Before I begin, let me explain who this letter is addressed to.  It is addressed to the men I’ve hooked up1 with since law school.2  And it is also addressed to men I may hook up with in the future.3  It is addressed to the men who have been part of my life either fairly briefly, or for many years.  It is addressed to the men who started as friends, and were sometimes more, and to the men who became good friends later.  It is addressed to the men who were unavailable in some way – and who I am quite certain I was not attracted to because of that fact, but in spite of it.  It is addressed to the men with whom I will always hold out a little hope that something real could happen.   It is addressed to the men who I may never see again, and to the men who I hope will be in my life for many years to come.

This letter is addressed to all the men who made me smile, and to all the ones I can’t think of without smiling.

Dear – You know who you are,

I’ve been thinking, and there are a few things I want to share with you.  I want you to understand me, so I’m writing you this letter because I feel like I could help you know me a little bit better.  And I am writing because I feel like whatever our relationship may be, there is always room for improvement.  I’m also writing to ask you to set me up with your friends.

First of all, you are awesome.  If you ever don’t feel that way, just ask me.  I wouldn’t have hooked up with you if you weren’t smart and caring and funny, and pretty damn hot.  Sometimes I get the impression that you don’t realize you are as awesome as you are, or I worry that you have people in your life who don’t make you feel that way, and it breaks my heart.

I am 100% okay with what our relationship is/was/will be.  I can compartmentalize better than most people, in all aspects of life.  Some people might think that’s unhealthy, but if it’s a coping mechanism, it is a very highly developed one, and it’s who I am.  I will never expect or ask for more than you can give, because I got involved with you knowing exactly what you could offer.  And I know that things work out a lot of different ways in life, and I value having you in my life in the way that you are.

I may not have unrealistic expectations, but you can still hurt my feelings, and you probably have.  If you have, I’m over it, but let’s try to avoid that in the future.  I am hypersensitive.  You know this about me, so be gentle with me.  Give what you can.  Be a good friend.  Be honest.  Treat me with respect.  Don’t cause me to feel insecure or unsure or second guess my original judgment of you as a kind person who I respect.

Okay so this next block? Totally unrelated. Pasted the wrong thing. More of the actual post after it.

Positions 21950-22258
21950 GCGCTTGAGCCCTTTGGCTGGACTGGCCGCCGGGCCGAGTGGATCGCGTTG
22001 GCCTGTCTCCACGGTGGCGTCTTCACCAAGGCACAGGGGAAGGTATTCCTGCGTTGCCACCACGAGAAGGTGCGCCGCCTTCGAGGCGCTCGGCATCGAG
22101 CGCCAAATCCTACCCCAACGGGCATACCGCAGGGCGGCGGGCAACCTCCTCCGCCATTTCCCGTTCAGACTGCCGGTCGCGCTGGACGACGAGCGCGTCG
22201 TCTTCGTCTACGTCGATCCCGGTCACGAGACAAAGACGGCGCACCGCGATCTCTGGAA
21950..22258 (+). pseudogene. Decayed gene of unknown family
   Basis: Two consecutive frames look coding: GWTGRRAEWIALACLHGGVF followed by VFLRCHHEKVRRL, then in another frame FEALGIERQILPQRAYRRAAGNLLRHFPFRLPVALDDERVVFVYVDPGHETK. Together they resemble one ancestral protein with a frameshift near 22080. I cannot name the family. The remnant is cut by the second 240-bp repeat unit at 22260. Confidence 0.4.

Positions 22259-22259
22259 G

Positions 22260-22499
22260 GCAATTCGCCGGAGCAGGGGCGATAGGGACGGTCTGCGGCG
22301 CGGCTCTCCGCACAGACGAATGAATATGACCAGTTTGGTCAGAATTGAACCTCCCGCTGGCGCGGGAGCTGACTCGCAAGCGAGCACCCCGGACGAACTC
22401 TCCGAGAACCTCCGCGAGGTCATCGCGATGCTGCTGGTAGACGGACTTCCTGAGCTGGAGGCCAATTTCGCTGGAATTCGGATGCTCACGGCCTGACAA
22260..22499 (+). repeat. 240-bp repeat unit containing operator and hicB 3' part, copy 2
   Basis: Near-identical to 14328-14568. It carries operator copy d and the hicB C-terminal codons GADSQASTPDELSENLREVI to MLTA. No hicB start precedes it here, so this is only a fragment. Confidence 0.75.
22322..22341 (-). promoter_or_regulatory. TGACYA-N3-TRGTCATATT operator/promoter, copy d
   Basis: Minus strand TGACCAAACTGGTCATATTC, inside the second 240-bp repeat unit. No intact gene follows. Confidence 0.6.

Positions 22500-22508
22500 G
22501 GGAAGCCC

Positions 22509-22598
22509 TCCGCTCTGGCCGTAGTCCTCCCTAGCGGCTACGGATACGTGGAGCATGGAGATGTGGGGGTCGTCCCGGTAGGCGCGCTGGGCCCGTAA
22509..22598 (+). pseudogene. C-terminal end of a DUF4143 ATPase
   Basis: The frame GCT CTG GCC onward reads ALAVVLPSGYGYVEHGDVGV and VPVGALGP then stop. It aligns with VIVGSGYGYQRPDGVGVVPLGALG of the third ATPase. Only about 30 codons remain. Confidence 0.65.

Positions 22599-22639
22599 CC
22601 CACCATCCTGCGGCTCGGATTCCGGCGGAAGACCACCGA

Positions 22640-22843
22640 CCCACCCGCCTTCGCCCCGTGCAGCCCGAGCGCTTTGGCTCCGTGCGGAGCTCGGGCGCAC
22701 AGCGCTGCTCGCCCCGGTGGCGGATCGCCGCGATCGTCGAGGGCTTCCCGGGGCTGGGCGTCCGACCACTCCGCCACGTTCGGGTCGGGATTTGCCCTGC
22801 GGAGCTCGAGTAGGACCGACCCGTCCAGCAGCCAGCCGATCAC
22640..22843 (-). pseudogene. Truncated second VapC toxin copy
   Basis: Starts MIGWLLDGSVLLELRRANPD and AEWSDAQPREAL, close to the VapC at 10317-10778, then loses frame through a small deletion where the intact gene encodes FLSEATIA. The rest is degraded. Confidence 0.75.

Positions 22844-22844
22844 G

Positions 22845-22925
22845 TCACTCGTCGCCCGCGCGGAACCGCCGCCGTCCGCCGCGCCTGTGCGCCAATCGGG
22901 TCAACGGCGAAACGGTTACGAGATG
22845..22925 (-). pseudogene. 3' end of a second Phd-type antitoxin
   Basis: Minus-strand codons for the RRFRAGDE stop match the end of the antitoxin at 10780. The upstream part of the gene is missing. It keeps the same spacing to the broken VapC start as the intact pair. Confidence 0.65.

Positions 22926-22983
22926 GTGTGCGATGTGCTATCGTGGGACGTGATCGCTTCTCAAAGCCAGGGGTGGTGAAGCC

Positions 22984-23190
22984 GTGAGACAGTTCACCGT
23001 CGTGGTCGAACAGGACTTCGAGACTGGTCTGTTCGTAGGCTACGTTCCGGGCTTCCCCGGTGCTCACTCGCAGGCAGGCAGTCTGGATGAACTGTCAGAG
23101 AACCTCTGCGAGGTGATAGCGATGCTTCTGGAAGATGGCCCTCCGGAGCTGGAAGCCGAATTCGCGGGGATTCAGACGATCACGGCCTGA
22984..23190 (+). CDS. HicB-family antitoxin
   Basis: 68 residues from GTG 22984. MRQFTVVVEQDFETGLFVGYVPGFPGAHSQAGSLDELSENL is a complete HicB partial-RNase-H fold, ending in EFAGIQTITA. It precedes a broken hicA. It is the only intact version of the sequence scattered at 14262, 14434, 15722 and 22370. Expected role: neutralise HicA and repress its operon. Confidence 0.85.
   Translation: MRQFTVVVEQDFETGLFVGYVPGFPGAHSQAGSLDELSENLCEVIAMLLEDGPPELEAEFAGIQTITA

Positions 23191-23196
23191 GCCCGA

If our relationship is purely a friendship now, that’s great.  Don’t wonder if I want more.  I don’t.  Also, if we both know that we are better as friends, don’t push for something else just because you’re bored or lonely.  I want you in my life in the way that is best for both of us.

If our relationship is more than that, relax and enjoy and trust that our friendship and mutual respect will carry us through and things will work themselves out.

I get it that we have completely different interests, live far apart, are at different points in our life, live our lives in very different ways, etc.  Clearly we have something that draws us together.  Maybe I’ll take up hunting.  Maybe you’ll move to Chicago.  Probably not, and that’s okay.  Or maybe someday I will be writing about our great love story.  No matter what, it’s all good.

If we ever hook up in the future, don’t forget to kiss me lots.  I really like it.  And when you don’t, I feel a little too Pretty Woman, in a bad way.

If we’re going to be in a situation where we could hook up again, and you know beforehand that you do or do not want something to happen, let me know.  That gives us both a chance to figure out if we want different things before it’s awkward.  It will avoid unnecessary anxiety on both our parts, eliminate the risk of misunderstandings and hurt feelings, and help me know ahead of time if I should shave my legs.  It allows us to make the most of it.  If you don’t know until we’re in the moment, I understand (because I might not either), but if you do know, tell me!